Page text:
CryptoFights is a blockchain-backed, fantasy combat game for Android that allows players to wager on fights. It is currently in closed beta, and there is no timetable for a public release.
However, some players have played the game, and many details of how CryptoFights works have been revealed over time.
This article will explain what we know so far about CryptoFights. We’ll explain the CryptoFights races, stats, battle actions, wagering system, anti-cheating protections, and more.
We’ll tell you everything you need to know to decide whether this game is worth beta testing or playing.
CryptoFights trailer and graphics
The developer of CryptoFights has released a trailer. Like most mobile game trailers, it’s full of flashy cinematics that tend to distract the viewer from the gameplay itself. But there are still some examples in the video of what CryptoFights gameplay looks like.
What it shows is a 3D arena similar to what is found in fighting games like Mortal Kombat 11 and Dragon Ball FighterZ, but with fantasy RPG characters using swords, staves, and bows instead of fists.
For a turn-based mobile RPG, these graphics are great. So if the gameplay is as good as the graphics, CryptoFights should do well.
The developer has provided some information about how the game will be played, and testers of the closed beta have provided further information. Here is what we know so far about CryptoFights gameplay.
The game currently allows you to play three different races: human, dwarf, and elf. Humans get +1 to all stats, while dwarves get +2 to resistances and vitality. Elves get +10 to initiative and +2 to agility.
Players of tabletop Dungeons & Dragons will find these racial bonuses to be somewhat familiar. We can imagine there will be many players choosing to play dwarven fighter builds and elven thief builds, just as they often do in D&D.
All characters begin with 10 stat points they can distribute as they please. Every time a character earns an even-numbered experience level (2, 4, 6, etc.), he gains an additional stat point to spend.
Here are the stats used in the game:
Strength – Gives a bonus to hit and damage with brutal weapons (longswords, axes, etc.)
Agility – Gives a bonus to hit and damage with dextrous weapons (rapiers, crossbows, etc.) and increases the chance of successfully dodging
Vitality – Increases HP when new levels are attained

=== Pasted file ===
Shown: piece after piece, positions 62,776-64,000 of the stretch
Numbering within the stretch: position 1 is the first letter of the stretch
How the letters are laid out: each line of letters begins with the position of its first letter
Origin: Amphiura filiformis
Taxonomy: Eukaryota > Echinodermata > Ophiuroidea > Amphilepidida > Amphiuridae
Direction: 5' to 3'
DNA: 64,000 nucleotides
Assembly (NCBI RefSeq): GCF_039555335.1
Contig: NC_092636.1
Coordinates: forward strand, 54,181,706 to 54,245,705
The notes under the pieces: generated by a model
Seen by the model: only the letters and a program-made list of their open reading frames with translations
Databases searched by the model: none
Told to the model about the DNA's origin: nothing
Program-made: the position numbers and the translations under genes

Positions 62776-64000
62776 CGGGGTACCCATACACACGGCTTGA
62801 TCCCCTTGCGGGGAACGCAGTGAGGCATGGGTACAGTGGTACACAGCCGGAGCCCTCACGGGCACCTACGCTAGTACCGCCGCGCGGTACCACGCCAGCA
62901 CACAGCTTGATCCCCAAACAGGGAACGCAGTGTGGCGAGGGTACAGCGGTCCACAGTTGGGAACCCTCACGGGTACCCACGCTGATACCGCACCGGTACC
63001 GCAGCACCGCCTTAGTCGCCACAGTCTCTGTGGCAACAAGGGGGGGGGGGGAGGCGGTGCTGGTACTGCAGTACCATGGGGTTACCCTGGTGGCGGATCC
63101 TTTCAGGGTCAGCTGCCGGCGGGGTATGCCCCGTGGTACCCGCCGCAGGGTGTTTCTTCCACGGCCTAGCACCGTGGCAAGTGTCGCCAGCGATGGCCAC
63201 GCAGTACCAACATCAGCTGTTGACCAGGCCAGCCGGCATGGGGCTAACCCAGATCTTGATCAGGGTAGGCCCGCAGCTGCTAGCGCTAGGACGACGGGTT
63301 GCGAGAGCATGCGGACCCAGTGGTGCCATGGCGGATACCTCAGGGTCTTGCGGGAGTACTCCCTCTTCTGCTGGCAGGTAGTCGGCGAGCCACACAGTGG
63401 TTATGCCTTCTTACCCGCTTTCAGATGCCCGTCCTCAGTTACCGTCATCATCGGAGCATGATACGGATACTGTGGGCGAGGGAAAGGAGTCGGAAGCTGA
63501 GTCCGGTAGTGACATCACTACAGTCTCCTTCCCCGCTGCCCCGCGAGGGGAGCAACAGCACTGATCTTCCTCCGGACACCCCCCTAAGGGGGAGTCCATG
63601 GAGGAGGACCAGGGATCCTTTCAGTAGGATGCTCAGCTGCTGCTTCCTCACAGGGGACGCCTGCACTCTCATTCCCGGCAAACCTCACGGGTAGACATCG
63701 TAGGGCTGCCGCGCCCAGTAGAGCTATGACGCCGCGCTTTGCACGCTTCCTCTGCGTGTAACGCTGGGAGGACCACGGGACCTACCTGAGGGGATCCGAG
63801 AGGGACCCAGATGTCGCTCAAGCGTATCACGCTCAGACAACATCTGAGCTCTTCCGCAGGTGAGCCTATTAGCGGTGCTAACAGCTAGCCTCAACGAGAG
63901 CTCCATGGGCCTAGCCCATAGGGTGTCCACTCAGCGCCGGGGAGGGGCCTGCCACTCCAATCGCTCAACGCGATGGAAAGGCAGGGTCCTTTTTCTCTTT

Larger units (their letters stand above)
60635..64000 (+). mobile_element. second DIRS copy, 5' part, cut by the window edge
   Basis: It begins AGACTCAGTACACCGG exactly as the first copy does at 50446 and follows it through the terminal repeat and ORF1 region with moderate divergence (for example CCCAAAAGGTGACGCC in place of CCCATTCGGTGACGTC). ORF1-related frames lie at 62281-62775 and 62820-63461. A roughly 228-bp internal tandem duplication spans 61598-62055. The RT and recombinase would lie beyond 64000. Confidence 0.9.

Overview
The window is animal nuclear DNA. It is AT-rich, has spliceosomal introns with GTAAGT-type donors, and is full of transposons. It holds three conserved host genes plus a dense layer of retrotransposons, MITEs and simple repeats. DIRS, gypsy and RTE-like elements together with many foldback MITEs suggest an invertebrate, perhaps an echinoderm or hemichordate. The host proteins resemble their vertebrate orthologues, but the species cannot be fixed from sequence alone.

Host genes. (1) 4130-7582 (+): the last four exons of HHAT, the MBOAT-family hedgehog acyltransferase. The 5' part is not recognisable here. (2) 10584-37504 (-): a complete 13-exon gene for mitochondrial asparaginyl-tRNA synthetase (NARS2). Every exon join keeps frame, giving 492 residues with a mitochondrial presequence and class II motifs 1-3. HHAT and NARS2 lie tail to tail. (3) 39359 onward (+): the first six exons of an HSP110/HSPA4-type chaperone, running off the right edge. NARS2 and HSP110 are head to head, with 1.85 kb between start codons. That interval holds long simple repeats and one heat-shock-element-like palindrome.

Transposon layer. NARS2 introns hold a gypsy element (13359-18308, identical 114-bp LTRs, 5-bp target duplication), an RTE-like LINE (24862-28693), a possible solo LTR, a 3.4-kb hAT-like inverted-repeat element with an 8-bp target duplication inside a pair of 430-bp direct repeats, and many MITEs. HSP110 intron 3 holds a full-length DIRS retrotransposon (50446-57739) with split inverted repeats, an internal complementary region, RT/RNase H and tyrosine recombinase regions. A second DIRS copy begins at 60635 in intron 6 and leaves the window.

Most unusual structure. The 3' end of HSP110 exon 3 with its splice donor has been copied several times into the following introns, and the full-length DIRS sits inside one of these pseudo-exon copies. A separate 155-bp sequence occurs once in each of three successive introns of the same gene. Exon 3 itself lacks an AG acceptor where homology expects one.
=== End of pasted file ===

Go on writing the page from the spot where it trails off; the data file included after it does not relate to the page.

As with the races, there is nothing surprising in CryptoFights’ stat system. It seems as if it was lifted straight out of the D&D 5E Player’s Handbook, except that the words “dexterity” and “stamina” have been replaced with “agility” and “vitality.”
This isn’t necessarily a flaw in CryptoFights. Many players who prefer traditional RPG rules will probably like the fact that it is so familiar.
But players looking for strange races or an innovative combat system will not find it here. You aren’t going to be playing a Dragon bard or an Orc wizard in this game.
If you play a character and find that you don’t like it, you can create a new one. There is no limit to the number of characters that can be created.
Once your character is created, you can issue a challenge to duel other players. Or you can browse through the list of players that have issued challenges until you find one you want to fight.
At the beginning of a fight, both players roll for initiative. The player who wins this roll goes first. When it gets to your turn, you have a chance to make an attack roll.
If your roll is higher than your opponent’s AC, it hits. If it’s lower, it misses.
If your attack hits, you roll for damage.
In addition to these basic attack mechanics, you can also perform special actions during your turn. For example, if you are low on health, you can use your action to drink a health potion.
Depending on the type of weapon you have, you may also be able to use your action to perform an “improved attack” that will do significantly more damage than a normal attack.
Or if you fear that your opponent is about to do an improved attack of his own, you may decide to do a “defensive stance” to lessen the damage.
Winning at CryptoFights
If you reduce your opponent’s health to zero before he does the same to you, you win. The winning character receives experience points. Once enough experience points are accumulated, the character levels up and becomes more powerful.